Opportunities in Asia South East and South Essay

Excerpt from Essay :

opportunities in Asia (South East and South Asia) are huge and so are the challenges

For the last decade the countries like Thailand, Malaysia, Singapore, Indonesia, Hong Kong and South Korea that collectively forms the part of South East Asia have registered consistent growth year after year making an impressive position in the economic development on the international level (Pempel, 1999). These countries have shown the growth in terms of Gross Domestic Product at an average rate of 6% to 9% annually. The dawn of 1997 has darkened the glory of these courtiers with a major slump in the economic conditions and financial development. Asian financial crisis that erupted in 1997 has miserably affected the local stock market and currency market of the Asian countries. The Stock market of these countries had declined by 70% and with the same figure the currency of has also depreciated against dollar, forcing them to knock the door of IMF for financial assistance (Corsetti, Pesenti, & Roubini, 1999).

The purpose of this literature is to analyze the transformational changes that have brought about in the Asian nations after the Asian crisis and its impact on the major economic sector. The policy implication and regulatory framework will be analyzed with the view of great economist, academician and economic and business journals thus forming the secondary source of data. Emphasis is given on the Western companies seeking investment opportunities in the Southeast and South Asian market along with the challenges faced by them.

Institutionalization and Transformation process after Asian Crisis

Many economists argued that the developmental model applied in the Asian regions which was the source of growth for these nations was then considered as a reason behind the crisis. It has also been observed through various economic reviews that East Asian economies were more prone to external shocks because democratization had restricted government's contribution towards promoting financial reform and incorporating new industrial policies (Allen, & Gale, 2000). The Asian crisis has opened new avenues of looking at the growth prospects of the economies and diverted attention from developmental models towards state's role in reform in growth and development. With Asian crisis, the transformation of Asian countries presents a learning live example of how these developmental states have been exposed to internal and external influences to incorporate change and what role democracy has played in providing public good.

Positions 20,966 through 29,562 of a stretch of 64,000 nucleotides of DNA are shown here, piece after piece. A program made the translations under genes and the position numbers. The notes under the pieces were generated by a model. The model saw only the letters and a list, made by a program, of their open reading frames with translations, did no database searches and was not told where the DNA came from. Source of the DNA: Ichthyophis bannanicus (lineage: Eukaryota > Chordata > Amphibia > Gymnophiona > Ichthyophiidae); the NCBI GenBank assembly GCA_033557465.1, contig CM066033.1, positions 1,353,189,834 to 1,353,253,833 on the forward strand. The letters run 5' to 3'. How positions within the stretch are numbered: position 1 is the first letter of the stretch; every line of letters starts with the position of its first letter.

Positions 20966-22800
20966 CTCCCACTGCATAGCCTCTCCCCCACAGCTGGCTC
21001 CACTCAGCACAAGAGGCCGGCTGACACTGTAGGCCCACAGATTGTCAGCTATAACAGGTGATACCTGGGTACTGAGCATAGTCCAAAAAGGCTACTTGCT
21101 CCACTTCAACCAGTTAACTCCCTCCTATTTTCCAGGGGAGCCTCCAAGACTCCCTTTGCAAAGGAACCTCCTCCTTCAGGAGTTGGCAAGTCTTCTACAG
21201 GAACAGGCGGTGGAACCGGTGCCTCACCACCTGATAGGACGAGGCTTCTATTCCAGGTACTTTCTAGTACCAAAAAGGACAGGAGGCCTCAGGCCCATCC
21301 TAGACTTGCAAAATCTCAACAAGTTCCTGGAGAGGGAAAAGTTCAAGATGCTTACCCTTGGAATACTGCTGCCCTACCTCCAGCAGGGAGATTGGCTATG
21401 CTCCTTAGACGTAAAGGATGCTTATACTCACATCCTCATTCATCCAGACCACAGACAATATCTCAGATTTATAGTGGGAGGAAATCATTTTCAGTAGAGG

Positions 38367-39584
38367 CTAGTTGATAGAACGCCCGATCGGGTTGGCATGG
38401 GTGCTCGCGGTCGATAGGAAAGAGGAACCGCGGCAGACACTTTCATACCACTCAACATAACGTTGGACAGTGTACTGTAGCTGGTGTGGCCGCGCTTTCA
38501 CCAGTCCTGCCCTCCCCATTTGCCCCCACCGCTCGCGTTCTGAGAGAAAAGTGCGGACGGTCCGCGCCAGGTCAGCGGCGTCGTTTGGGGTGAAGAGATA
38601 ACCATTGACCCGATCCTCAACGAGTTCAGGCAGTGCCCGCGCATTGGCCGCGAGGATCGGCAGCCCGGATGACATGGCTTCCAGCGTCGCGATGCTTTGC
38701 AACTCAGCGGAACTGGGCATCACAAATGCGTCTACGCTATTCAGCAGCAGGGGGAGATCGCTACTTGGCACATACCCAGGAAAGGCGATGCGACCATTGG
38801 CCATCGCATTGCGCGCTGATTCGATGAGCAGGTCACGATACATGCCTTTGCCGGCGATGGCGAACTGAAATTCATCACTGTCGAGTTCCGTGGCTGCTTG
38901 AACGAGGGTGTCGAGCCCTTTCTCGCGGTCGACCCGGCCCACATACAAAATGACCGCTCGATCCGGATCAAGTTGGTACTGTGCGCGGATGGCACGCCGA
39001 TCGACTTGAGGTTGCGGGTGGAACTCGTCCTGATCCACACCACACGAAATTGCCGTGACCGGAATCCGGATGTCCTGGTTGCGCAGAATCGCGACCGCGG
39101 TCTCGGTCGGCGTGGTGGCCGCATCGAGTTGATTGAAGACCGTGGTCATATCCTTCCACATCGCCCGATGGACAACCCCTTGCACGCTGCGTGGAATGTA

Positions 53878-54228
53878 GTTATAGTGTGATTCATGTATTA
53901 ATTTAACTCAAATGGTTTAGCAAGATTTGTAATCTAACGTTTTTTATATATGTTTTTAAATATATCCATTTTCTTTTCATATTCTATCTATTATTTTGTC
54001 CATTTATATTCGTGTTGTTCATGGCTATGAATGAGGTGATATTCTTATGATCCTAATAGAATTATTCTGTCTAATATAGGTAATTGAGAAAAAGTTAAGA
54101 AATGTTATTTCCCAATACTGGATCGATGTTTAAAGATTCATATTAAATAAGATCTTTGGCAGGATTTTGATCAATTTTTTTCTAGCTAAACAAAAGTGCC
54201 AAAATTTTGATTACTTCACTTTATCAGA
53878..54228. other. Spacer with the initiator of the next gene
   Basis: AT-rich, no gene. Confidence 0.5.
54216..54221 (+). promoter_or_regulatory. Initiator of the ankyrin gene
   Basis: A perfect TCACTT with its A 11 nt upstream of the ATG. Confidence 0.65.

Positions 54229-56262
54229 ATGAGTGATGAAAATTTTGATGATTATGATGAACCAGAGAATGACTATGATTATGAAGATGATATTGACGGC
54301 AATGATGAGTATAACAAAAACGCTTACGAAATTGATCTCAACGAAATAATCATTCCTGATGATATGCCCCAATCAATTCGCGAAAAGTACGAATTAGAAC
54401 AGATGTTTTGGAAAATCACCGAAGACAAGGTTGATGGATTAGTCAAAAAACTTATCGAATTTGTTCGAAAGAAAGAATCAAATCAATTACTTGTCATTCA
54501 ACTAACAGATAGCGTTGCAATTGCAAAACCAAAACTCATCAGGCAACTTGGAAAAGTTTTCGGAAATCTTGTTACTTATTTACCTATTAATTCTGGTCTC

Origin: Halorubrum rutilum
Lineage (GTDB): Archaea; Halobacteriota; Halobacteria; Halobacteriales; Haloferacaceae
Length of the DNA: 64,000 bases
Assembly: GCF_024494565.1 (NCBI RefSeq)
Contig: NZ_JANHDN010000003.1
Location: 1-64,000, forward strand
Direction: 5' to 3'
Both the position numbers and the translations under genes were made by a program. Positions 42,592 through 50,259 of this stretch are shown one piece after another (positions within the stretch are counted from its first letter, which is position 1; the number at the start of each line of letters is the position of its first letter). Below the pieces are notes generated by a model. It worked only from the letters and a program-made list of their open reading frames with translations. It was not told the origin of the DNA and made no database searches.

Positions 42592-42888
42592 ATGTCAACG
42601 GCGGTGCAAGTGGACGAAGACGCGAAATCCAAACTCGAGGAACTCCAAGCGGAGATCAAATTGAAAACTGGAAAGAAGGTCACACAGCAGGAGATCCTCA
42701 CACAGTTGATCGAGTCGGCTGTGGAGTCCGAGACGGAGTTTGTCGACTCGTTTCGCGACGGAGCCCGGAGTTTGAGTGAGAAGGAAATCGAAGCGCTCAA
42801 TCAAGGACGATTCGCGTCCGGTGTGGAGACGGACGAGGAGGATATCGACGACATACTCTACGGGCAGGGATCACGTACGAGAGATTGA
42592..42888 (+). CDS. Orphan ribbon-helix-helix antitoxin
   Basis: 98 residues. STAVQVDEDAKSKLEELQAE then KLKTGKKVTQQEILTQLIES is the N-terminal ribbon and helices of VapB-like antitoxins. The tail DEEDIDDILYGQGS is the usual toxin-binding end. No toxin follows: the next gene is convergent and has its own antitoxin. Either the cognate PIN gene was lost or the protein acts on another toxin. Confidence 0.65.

Asian Economic Model or Asian Capitalism was much praised by many of the economist due to its successful implementation in the decade of 1980-1990. The Asian Pacific region especially Japan and South Korea were prominent player in the effective implementation of the capitalism than any of the Western states. The focus of Asian economic model or Asian Capitalism was on integrating the market economy with the policy formulation by centralized government. The coordination of market players and government in the formulation of business policies was much credited to the Asian Pacific region where it was applied at its optimum level. The Asia's economic prosperity was credited by many of the economist to the Asian Economic Model. However this concept was much criticized in the west and according to them the growth of Asian Pacific region especially Japan was not because of this government and business community collaboration but rather it was the outcome of high level of education prevailing in the region along with improved and ever increasing saving rates and strong labor market contribution towards the growth.

With the advent of Asian financial crisis and its effects on the international level, the view about Asian economic model was changed and many of the economists, policy makers and academician were of the view that Asian dependence on the government directed investment and feebly regulated financial system was a risky mix for the development of the region. As such structural weaknesses result in excess debt, over investment situation and financial crisis in the economy. It had seemed difficult for the Asian economies to adopt structural transformation. Many of the authoritarians still support the view of Asian economic model and support their core values of "Confucian values." They are reluctant to move away from the business-government cooperation model and adopt western economic model. It was difficult for their minds to adopt such a structural reform even after the blast of debt bomb and crash of stock market and exchange rate markets during crisis. Asia's structural changes were found to be government and business collaboration released, dissolution of critical banks and companies, tightening of the financial disclosure regulation and free economic system was setup with the href='https://www.paperdue.com/topic/deregulation-essays' rel="follow">deregulation of the economy so that it's open to foreign investment and international competition (Radelet, Sachs, Cooper, & Bosworth, 1998).

Trade Associations